Time was spent training on the new aircraft, and becoming proficient in on-ground attack duties, both with guns and rockets; the technique with rocket delivery being taught by a couple of Kiwi pilots from 14 Squadron RNZAF, who had experience in firing rockets from their Corsair aircraft. Off duty, he toured the countryside and found the locals friendly and polite. Training and massed fly overs with the Allied Forces were the daily duties during this period. Fred was promoted in November 1945 from Warrant Officer, gaining his Commission with the rank of Pilot Officer.

ROYAL DUTIES: Fred Barnes escorting the Queen on her arrival in Melbourne aboard RAAF VIP aircraft, in 1978.

ROYAL DUTIES: Fred Barnes escorting the Queen on her arrival in Melbourne aboard RAAF VIP aircraft, in 1978.

Early 1948 saw the squadron moved to Iwakuni, due to overcrowding at Bofu, and this led to Fred taking part in a Ceremonial Guard in Tokyo to ‘show the flag’. As these things work, Fred met his future wife, Pamela, who was living with her mother and step father who was working with the American Red Cross in Tokyo. Fred and Pamela were married in January 1949 and set up house in Married Quarters at Iwakuni, before being posted back to 21 (CAF) Squadron at RAAF Laverton, departing Japan on New Year’s Eve 1949-1950 aboard the SS Taiping. Pamela shared a cabin with other women, while Fred shared with two other blokes, one RAAF, one Army. 

After settling back in Australia, Pamela presented Fred with a bouncing boy, Freddie, in May of 1950 and plans were made to build a house, which of course were interrupted by a posting to East Sale to undergo a Flying Instructors Course, commencing in July. On arrival at East Sale, Fred was told he had now been posted to 77 Squadron in Japan, and was to report to RAAF Base Richmond for kitting and travel to Japan.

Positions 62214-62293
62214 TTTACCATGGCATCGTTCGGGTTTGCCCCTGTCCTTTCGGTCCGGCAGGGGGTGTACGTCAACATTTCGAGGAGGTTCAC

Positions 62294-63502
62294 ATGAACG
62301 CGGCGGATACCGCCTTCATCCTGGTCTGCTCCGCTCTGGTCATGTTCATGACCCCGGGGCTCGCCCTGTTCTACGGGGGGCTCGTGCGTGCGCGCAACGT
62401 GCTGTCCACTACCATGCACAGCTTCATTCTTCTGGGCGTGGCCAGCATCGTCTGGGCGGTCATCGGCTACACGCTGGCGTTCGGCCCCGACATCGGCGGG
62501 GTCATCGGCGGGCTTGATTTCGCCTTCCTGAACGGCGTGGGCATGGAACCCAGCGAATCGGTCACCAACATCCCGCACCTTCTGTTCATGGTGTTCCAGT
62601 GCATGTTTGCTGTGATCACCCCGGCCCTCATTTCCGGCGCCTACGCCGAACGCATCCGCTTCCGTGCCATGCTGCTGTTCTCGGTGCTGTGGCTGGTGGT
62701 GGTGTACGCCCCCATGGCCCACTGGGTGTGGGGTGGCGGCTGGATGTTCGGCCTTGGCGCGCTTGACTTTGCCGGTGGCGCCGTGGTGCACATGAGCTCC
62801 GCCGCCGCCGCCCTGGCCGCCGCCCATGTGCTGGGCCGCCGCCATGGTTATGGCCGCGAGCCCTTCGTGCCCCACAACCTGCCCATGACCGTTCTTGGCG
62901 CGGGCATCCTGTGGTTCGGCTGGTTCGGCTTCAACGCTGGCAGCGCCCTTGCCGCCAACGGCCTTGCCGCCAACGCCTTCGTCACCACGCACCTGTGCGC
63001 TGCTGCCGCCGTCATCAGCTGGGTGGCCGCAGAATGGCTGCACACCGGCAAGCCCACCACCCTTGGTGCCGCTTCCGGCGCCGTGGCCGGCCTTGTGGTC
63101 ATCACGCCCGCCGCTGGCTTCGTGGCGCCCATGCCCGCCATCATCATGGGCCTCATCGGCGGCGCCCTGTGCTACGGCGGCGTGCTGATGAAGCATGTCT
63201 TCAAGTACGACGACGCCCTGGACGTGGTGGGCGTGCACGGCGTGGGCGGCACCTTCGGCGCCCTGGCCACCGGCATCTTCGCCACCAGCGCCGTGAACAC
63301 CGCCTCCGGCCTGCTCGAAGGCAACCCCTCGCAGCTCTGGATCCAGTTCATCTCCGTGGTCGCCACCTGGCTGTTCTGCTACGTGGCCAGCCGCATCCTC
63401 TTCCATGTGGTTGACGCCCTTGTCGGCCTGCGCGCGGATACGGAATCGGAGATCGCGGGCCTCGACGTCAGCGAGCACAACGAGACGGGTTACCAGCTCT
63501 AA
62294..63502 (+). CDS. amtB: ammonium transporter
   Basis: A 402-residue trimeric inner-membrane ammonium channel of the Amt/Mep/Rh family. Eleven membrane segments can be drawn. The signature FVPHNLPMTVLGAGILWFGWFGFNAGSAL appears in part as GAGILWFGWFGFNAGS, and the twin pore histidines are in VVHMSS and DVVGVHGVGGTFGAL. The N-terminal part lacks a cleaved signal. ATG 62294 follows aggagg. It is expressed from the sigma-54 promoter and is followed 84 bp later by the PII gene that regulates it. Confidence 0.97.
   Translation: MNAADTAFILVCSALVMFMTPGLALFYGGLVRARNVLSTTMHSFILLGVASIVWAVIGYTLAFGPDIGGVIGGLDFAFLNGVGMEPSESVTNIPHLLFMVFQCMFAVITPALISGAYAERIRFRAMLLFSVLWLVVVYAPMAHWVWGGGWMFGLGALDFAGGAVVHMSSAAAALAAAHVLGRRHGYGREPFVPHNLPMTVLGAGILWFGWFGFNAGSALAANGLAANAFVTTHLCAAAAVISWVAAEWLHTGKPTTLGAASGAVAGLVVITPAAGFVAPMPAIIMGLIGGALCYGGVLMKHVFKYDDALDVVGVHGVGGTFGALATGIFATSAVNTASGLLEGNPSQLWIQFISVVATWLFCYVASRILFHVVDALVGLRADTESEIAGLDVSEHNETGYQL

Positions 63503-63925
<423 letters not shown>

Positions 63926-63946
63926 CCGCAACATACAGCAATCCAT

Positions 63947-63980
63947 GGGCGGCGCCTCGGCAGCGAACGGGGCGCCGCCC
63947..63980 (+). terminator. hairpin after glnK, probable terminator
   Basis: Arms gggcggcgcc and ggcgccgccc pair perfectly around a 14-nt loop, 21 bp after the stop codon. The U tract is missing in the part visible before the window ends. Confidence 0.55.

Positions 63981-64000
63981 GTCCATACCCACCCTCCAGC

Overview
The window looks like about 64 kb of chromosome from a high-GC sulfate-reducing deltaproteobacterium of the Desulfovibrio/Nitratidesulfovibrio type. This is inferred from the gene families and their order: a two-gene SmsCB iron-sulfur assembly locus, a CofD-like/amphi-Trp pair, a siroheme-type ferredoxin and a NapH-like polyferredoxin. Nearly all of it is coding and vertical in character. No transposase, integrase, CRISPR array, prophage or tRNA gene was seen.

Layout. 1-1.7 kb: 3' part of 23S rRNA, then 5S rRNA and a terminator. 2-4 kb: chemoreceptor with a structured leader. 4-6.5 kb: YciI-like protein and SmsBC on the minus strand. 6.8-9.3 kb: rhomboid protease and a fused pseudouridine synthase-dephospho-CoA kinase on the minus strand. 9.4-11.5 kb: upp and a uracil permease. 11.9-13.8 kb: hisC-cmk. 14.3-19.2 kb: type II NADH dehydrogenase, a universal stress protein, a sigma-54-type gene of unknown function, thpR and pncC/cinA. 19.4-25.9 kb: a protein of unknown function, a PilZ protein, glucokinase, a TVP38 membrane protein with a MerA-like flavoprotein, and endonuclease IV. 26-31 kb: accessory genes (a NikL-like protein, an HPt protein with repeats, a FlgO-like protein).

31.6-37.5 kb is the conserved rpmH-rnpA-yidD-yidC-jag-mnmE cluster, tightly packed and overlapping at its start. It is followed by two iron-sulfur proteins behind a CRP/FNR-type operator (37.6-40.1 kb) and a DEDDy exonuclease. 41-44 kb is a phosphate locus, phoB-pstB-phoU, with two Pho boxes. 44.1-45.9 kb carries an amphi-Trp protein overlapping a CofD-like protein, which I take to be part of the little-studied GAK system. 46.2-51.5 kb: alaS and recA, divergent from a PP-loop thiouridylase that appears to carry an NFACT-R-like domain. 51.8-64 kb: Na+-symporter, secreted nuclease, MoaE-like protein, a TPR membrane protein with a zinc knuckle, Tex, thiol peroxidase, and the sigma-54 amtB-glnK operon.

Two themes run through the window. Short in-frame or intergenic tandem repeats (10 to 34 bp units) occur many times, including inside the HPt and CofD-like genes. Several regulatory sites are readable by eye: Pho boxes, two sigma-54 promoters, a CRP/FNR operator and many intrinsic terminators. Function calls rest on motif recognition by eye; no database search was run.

The Korean War had already started and Fred’s first operational flight was on July 11, following a refresher flight the day before out of his old base at Iwakuni. This was a three hour 45 minute sortie, one hour of which was used to cross the strait between Japan and Korea. Weapon loads varied between combinations of 60 lb rockets, 500 lb bombs, .5 inch machine gun rounds and napalm canisters. Operations were staged through Taegu to allow more sorties to be staged, with the peak being in August to September 1950 as the North Koreans pushed the South Koreans into the south-east corner of their country. Fred flew eight sorties in the two days of 19-20 September, having his Mustang holed by ground fire through the wing and main oil tank during a strike on the airfield at Onogin.